Title: Turtles All the Way Down
Author: John Green
Publisher: Dutton Books for Young Readers
Page Count: 288
Publication Date: 2017
Category/Genre: Fiction, Contemporary, Young Adult
Good Reads Rating: ★★★★☆ (4)
It all begins with a fugitive billionaire and the promise of a cash reward. Turtles All the Way Down is about lifelong friendship, the intimacy of an unexpected reunion, Star Wars fan fiction, and tuatara. But at its heart is Aza Holmes, a young woman navigating daily existence within the ever-tightening spiral of her own thoughts.
In his long-awaited return, John Green shares Aza’s story with shattering, unflinching clarity.
*Questions are a mix from Rabbit Hole Blogger and the publisher. They may contain spoilers.
- Why did Aza constantly feel like life was happening to her, and she wasn’t in control of it, from the lunch bell to her thoughts and fears and compulsive digging of her fingernail into the pad of her finger?
- What does Aza mean when she says, “You think you’re the painter, but you’re the canvas”? How does this statement influence your perception of this story? Do you ever feel a similar way?
- Compare and contrast the idea of “I think therefore I am,” and “I am not my thoughts.” Can these two statements coexist? Why or why not?
- John Green’s depiction of Aza’s mental health is different from what is often seen in literature and other media. How does TURTLES ALL THE WAY DOWN change the way you think about mental health?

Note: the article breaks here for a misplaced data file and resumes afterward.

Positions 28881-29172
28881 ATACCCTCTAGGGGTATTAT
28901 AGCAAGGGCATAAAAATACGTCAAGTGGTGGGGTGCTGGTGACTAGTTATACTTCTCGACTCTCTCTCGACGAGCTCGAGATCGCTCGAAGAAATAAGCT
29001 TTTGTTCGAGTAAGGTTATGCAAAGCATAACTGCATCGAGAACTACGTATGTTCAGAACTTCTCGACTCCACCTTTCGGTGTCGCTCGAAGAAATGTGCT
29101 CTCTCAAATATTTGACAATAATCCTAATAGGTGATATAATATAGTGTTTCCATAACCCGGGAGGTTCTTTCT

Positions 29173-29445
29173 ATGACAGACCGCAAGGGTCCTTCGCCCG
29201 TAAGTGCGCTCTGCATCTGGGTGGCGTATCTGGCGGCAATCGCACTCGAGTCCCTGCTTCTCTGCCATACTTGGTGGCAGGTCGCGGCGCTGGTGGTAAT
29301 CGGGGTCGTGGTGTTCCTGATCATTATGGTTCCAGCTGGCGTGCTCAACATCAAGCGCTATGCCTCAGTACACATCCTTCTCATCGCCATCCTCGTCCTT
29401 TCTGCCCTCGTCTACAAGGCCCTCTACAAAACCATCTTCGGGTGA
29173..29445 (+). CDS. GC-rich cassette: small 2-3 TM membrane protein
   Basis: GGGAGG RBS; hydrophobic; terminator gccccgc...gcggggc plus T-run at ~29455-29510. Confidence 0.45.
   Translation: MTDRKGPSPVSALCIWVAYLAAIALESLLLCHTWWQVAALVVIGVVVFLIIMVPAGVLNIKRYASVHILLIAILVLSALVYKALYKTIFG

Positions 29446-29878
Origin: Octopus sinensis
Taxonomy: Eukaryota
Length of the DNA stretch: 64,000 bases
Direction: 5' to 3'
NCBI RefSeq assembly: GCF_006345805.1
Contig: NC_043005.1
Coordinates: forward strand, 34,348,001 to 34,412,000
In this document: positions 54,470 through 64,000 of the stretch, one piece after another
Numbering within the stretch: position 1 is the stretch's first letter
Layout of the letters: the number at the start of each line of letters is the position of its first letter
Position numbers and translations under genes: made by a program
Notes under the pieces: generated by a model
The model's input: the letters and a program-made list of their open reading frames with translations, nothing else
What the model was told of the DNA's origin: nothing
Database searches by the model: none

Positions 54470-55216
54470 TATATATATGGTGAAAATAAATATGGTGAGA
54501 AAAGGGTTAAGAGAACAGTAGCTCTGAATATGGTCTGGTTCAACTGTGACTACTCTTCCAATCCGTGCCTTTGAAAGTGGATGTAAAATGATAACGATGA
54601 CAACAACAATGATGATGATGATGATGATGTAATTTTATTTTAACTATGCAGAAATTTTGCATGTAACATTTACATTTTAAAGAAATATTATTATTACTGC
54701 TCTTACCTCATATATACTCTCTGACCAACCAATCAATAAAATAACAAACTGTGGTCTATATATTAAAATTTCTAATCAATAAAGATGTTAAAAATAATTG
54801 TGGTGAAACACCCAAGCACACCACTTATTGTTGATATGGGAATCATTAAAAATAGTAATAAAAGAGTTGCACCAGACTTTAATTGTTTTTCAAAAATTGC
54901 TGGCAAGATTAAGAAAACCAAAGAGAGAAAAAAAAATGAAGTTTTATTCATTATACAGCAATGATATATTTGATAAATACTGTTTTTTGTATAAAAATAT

- Aza’s mental illness means it’s hard for her to see outside herself, which doesn’t always make her a good friend. How does that impact Daisy?
- Was it a betrayal for Daisy to have created Ayala in her fan fiction as an outlet for her frustrations with Aza? Would Aza have been able to understand Daisy’s resentments if confronted with them directly?
- Aza enjoyed spending indirect time with Davis, looking at the stars together and messaging him. Why did she prefer this type of interaction over being physically present or physically engaged with him?
- Davis noticed Aza’s bandaged finger and asked her if it hurt. Why did she reply, “Whether it hurts is kind of irrelevant” and he declared that a good life motto?
- When explaining her childhood friendship with Davis, Aza says, “I mean, anyone can look at you. It’s quite rare to find someone who sees the same world you see.” Is there a person in your life who you think sees the world like you?
- How did Aza’s mother’s advice sometimes help her: “Your now is not your forever”?
- Why did Daisy once tell her best friend when she noticed her putting hand sanitizer on her finger again, “Don’t let Aza be cruel to Holmesy”? What does that mean if they are both the same person?
- Aza describes her thoughts as many things—knotted loops, spirals, light-swallowing
wormholes, and never straight lines. How would you describe your own thoughts?
- Why was it so difficult for Aza to describe her pain to others? What makes language or even the written word sometimes fall short in this category?
- Several characters in the novel process their emotions through fiction and poetry. If you were to use a quote from this novel to begin an essay about your life, which would it be and why? What other literary quotes particularly resonant for you?
- The last few paragraphs of TURTLES ALL THE WAY DOWN zoom out to reframe Aza’s time perspective of her own story. How does this shift change the way you think about Aza? How does it change the way you think about mental illness?
- Daisy says, “You pick your endings, and your beginnings. You get to pick the frame, you know? Maybe you don’t choose what’s in the picture, but you decide on the frame.” What does that mean to you?
- Why did Davis steal and send Aza the spiral painting?
- What does “turtles all the way down” mean, both in the illustration, and as a symbol for Aza?
- The title, “Turtles All the Way Down,” refers to a theory of the universe. Aza and Daisy interpret this idea in different ways. How do you interpret Daisy’s story?